This module will introduce you to developing small business systems using PC based applications. In this module you will learn how to build integrated systems that meet business users' requirements. The bottom up approach adopted by the module will enable you to explore and learn how to use the various tools that these applications provide for building and integrating systems. You will consider the need for and use of programming languages and the requirement to adhere to a professional approach when developing software systems.
Plus one optional module from below:
  • Software Development for Business 2
    This module helps you to understand, to develop a vocabulary and acquire some simple programming skills using a programming language. It does this by having you develop your own system over the weeks, supported by the exercises and examples provided in parallel. This experience will include a familiarity with Objects and Classes, some experience in simple GUIs, a look at good development principles and the kind of support an IDE will provide; all important aspects of the application development process in whatever environment or programming language you may use in the future.
  • Accounting for Managers
    In addition to introducing students to accounting theory and concepts, practical accounting techniques, the production of financial statements and the interpretation and use of financial information, the module aims to address the anxiety about using numerical information. The module aims to boost students' confidence in engaging with Accounting and Finance by showing its relevance to their chosen field of study, and illustrating the importance of financial literacy to making successful business and ethical decisions as a management professional.
Year 2
  • Business Database Systems
    The database is now the underlying framework of the information system and has fundamentally changed the way companies, organisations and individuals alike work. This module covers the fundamentals of the database field. The subject of the database field is concerned with how to use computers to store and manage data, usually large quantities of data. This is, first and foremost, an introductory module to database management systems.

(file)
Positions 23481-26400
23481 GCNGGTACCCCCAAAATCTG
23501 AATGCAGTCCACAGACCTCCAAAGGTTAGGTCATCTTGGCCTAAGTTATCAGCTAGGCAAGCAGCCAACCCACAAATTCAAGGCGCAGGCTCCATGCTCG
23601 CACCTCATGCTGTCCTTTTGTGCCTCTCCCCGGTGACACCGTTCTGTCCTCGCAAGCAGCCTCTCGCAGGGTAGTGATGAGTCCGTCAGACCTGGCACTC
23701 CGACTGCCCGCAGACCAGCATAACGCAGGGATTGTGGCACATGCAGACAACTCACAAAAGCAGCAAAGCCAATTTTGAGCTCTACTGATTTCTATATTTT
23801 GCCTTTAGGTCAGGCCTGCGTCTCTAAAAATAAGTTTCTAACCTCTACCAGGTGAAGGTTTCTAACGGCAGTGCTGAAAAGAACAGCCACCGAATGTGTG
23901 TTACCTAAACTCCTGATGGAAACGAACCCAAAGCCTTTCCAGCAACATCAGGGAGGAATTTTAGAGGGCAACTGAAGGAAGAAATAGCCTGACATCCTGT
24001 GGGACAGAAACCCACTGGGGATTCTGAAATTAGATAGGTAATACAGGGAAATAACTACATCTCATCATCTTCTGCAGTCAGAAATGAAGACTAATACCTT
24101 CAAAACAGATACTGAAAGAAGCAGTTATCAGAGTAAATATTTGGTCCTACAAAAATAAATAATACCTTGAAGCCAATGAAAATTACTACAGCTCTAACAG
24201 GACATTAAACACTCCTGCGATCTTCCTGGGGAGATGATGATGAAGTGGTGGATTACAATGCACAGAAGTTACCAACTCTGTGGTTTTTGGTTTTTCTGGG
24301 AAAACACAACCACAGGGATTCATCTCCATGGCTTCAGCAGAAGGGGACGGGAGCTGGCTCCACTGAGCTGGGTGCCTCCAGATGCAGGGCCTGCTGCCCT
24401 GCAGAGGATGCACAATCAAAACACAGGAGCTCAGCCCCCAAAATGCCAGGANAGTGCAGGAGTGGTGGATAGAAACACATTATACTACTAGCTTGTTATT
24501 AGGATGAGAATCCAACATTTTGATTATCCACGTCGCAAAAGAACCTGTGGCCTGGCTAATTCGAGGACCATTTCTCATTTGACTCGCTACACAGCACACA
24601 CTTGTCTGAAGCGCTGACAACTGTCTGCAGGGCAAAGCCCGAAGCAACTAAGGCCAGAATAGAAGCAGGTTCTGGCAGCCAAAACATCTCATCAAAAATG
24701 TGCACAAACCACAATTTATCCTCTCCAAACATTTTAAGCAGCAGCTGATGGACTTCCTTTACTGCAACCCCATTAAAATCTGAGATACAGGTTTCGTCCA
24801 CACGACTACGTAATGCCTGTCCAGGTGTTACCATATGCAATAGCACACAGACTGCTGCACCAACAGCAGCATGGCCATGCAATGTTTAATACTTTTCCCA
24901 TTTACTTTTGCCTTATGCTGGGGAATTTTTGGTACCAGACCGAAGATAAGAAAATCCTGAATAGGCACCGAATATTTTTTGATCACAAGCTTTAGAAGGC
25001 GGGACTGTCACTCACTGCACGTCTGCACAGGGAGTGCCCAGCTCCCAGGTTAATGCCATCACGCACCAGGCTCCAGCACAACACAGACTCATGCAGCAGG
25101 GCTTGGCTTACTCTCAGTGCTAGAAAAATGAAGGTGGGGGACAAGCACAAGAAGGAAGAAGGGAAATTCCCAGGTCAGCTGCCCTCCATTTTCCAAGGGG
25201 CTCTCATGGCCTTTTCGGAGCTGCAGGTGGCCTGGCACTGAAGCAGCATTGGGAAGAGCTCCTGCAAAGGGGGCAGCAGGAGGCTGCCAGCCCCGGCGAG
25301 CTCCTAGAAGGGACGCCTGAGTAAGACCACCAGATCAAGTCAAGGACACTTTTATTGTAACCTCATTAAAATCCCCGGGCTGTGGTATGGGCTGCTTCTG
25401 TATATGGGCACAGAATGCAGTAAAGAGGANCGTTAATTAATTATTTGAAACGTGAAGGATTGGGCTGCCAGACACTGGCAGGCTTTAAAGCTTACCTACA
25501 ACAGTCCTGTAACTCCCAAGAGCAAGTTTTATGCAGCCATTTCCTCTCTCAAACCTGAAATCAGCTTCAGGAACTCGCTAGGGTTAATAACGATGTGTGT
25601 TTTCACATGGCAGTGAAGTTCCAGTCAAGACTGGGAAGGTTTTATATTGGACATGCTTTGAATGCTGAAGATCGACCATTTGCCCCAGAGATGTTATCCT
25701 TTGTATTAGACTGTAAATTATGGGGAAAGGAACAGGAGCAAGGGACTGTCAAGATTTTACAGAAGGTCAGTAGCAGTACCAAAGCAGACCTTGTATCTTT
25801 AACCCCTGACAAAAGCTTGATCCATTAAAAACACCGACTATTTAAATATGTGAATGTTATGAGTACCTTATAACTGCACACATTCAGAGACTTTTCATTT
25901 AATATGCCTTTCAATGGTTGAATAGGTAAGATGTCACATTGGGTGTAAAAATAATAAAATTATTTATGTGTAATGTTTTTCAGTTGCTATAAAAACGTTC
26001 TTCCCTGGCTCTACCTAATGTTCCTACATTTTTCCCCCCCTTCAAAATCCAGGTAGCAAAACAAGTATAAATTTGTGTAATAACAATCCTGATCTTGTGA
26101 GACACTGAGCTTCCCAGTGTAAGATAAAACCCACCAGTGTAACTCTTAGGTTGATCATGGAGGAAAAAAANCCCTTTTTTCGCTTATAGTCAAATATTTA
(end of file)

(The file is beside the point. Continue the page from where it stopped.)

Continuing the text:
• Managing Technological Innovation
    The history of technological innovation has been nothing short of remarkable, affecting our lives, the effectiveness of organisations, the profitability of industries, the well-being of societies and the prosperity of nations. Understanding the processes that underpin technological innovation is therefore crucial, whether you are a user or producer of technological innovation. And if you are involved in managing innovation processes, an understanding of the overall process of innovation and its variations is a core professional competence. This course examines innovation from a management perspective, enabling you to improve how you contribute to the process and management of technological innovation.
  • Research & Professional Practice
    This module will provide you with the necessary methodological, analytical and development skills needed to design, implement, and analyse a piece of independent research or development piece of work in the form of a consultancy tender, reflection, etc. at an undergraduate level in the field of Informatics. The module will focus on general issues you are likely to adopt for your research project such as: the Research and Development life cycle; collecting and analysing primary and secondary sources of knowledge; elementary consultancy skills, ethics and managing your time effectively and presenting your findings in a coherent manner. The module will focus on specific issues related to your chosen pathway by providing specific pathway tutorial groups where you will explore, in greater depth, those issues most likely to be relevant for your chosen pathway.
  • IT Infrastructure and Management
    This module address the range of topics required to plan, implement and manage computer networks of the type used in a wide range of business environments.  Emphasis is given to those methods and skills required to deal with systems containing clients, servers and networking devices as effectively and efficiently as possible.  This module will give due prominence to current techniques such as multimedia networking and virtualisation, together with foundation topics such as TCP/IP and file/print serving.